“Someone has answered my gentle prayers and FINALLY designed a pen that I can use all month long! It’s comfortable, leak-proof, non-slip and it makes me feel so feminine and pretty! … Those smart men in marketing have come up with a pen that my lady parts can really identify with.”

“I used one of these pens post-hysterectomy, and my uterus grew back. Thanks a lot, Bic. Thanks a whole hell of a lot.”

“I can’t find a switch to turn it on, and it didn’t come with batteries. This is not the ‘for her’ product I was expecting. At all.”

 5. English Grammar for Dummies by Geraldine Woods

 (amazon.com)

Cover of 'English Grammar for Dummies'
Cover of 'English Grammar for Dummies'

Here is what happens when a serious product crosses a particularly creative mind:

“When I first come to America, my English did cause me problems. In Soviet Russia I was strong teacher, my English I know is the best in all of Petropavlovsk. My brother, Mikhail, he say to me, ‘Nikolai you go to America, they make you rich like czar, take many woman as lover, kill many bear.’ My brother, he is very wise, is greatest toymaker in all of Russia. So next day I wake up, sell my house, say goodbye to wife and children, and go to America to become millionaire. Then in America, I go to job interview and they say to me ‘Nikolai, you are not for the job here, you are not the skills we need, your English is poor like child.’ I take that man and smash his table. …That day my anger is best of me. It is then I know I must learn better English, so I buy book. … Now I am perfect English grammer! I write letter to Mikhail, he write back, ‘Nikolai, your English is like a god, you will be millionaire soon! Please send letter when you are president or maybe even czar! So I say thanks to Mr. Woods for his book! When I am czar your family will be spared! Hahahaha! (is joke).”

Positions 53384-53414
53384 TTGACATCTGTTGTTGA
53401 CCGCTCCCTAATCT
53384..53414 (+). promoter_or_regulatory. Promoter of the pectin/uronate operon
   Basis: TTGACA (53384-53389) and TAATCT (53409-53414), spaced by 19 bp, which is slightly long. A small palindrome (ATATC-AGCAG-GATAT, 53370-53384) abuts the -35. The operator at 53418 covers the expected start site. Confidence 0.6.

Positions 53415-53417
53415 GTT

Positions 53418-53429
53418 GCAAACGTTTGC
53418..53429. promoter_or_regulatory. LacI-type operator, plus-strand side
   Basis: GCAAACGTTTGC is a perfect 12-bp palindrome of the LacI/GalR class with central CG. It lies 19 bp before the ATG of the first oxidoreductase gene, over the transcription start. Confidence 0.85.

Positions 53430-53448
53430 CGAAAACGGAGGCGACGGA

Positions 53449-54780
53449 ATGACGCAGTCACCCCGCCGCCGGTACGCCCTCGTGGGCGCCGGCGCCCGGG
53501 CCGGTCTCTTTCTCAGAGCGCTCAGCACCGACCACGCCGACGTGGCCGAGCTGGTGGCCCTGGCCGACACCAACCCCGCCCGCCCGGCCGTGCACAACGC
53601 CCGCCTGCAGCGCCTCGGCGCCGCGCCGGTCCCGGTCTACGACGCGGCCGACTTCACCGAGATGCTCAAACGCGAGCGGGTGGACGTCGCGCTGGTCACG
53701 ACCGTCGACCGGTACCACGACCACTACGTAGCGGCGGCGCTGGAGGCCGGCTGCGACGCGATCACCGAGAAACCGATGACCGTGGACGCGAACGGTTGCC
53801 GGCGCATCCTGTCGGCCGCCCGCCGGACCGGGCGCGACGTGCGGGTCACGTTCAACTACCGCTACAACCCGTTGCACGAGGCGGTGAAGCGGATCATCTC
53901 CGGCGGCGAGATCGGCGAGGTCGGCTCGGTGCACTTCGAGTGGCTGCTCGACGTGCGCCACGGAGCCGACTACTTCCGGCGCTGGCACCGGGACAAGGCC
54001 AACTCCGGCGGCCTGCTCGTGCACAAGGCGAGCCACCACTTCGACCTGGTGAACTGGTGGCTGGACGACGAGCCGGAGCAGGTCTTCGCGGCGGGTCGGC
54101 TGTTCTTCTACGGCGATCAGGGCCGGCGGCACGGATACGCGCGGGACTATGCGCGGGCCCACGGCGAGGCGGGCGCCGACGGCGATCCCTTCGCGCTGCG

6. Haribo Sugar-Free Gummy Bears, 5 lb. bag

 (amazon.com)

One of the nice things about the Internet is that people can warn others away from things that might put their lives, or at least their gastrointestinal systems, in danger.

The bags of sugar-free Haribo gummy bears became famous not because they are a strange or mundane product, but because … well, read the reviews for yourself. I’ll just leave this link right here, with the warning that you won’t want to read this if you are eating.

 *

See? You can totally do this. Go forth and satirize. Or if you’re just in the mood for some entertainment, sit back and read a few reviews for yourself.

Is there something weirdly popular on the Internet that you’d like explained? Write to Deb Amlen at buzzologyYT@yahoo.com and let her know. Follow her on Facebook and Twitter (@debamlen).